This year ushers in a new 1833cc horizontally opposed six-cylinder, single overhead Unicam engine (with four valves per cylinder) fed by a single 50mm bore throttle body in a ride-by-wire system. Engineers have lopped 13.7 pounds off the engine and shortened it by 29mm. The new intake duct design creates a swirl effect in the airbox for better atomization of the fuel/air mixture, improving performance, and further enhancing it with four ride modes: Tour/Sport/Econ/Rain. Switching to Sport mode from Tour derives a dramatically sharper and harder-hitting response from the engine, the contrast drastically overshadowing the default Tour setting. Many riders may opt to make the Sport mode their default, as the improved response makes getting off the line and maneuvering at slow speed easier. In a show of pride, the fairing of the new Gold Wing has been designed to show off their new engine and the impressive headers that culminate in dual pipes sounding a stirring exhaust note. 

The Gold Wing and Gold Wing Tour models are available in either a manual 6-speed configuration or—exclusive to Honda in the world of motorcycles—the DCT (Dual Clutch Transmission) technology. Introduced in 2009, the system has progressively evolved into an impressive, highly effectual alternative to traditional manual transmissions and clutches. Unlike most automatic transmissions, which operate through a series of centrifugal clutches, the DCT transmission is comprised of seven actual gears, with a dual-clutch system operating on two clutch shafts (one inside the other) that assigns even gears (2nd, 4th, and 6th) to one clutch and odd gears (1st, 3rd, 5th and 7th) to the other. This configuration ensures that one gear is always engaged and that shifts involve one clutch handing off to the other for seamless shifts. The system will be making converts out of die-hard enthusiasts who may never have considered using an automatic transmission. The DCT gearbox can be operated as a pure, clutch-less automatic or via a left-hand thumb/finger paddle system. The DCT gear changes are so smooth that it virtually eliminates any unintended back and forth movement of body mass for the passenger, which usually accompanies shifts. Yes, it’s that good. A “walking mode” forward and in reverse for maneuvering the Gold Wing in tight situations is also available, as well as a parking brake and hill-start assist, which prevents movement on inclines without having to feather the brake.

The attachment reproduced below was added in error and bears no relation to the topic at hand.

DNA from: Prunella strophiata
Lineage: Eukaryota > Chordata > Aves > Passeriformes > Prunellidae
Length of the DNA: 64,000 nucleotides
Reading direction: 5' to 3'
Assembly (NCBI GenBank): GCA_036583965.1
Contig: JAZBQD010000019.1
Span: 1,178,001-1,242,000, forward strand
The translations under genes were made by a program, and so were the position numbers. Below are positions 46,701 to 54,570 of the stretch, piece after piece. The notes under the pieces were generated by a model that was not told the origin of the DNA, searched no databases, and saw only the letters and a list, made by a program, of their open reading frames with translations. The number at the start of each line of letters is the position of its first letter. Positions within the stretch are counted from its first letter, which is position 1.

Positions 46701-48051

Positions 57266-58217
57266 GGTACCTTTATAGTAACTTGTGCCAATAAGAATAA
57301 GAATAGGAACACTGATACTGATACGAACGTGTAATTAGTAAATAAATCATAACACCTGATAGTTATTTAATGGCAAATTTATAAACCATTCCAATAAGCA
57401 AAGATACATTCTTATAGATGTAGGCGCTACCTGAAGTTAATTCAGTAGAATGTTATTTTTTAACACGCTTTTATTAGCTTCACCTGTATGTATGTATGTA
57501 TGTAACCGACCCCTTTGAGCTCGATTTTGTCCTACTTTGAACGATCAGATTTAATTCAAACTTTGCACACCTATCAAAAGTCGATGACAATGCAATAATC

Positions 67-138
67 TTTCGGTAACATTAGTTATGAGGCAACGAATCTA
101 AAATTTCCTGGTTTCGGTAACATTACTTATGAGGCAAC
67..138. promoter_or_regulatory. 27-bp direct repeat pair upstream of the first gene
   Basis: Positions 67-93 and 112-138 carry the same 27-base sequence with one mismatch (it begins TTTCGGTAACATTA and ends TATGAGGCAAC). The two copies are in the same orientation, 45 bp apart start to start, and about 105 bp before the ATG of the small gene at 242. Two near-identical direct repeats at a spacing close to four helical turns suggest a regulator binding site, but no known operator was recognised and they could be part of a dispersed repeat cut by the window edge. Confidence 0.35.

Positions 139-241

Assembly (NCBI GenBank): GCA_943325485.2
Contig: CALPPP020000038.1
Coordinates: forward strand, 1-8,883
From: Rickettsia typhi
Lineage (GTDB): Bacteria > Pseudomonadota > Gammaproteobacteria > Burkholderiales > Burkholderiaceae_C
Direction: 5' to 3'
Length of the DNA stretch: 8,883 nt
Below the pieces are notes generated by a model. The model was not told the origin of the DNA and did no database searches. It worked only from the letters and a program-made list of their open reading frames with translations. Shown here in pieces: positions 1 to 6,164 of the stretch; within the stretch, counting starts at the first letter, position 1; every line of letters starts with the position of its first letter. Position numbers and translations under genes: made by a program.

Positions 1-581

The next significant design element update is the chassis, especially the double-wishbone steering head and front suspension system, which is linked to the triple clamp through a dual actuating arm linkage. It’s an impressive clockwork orange, best described as an inverted parallelogram. Honda’s claim of the system reducing 30 percent of road vibration to the rider is substantiated while riding and watching the top caps of the linkage absorb the road without transferring jolts and vibration to the handlebars.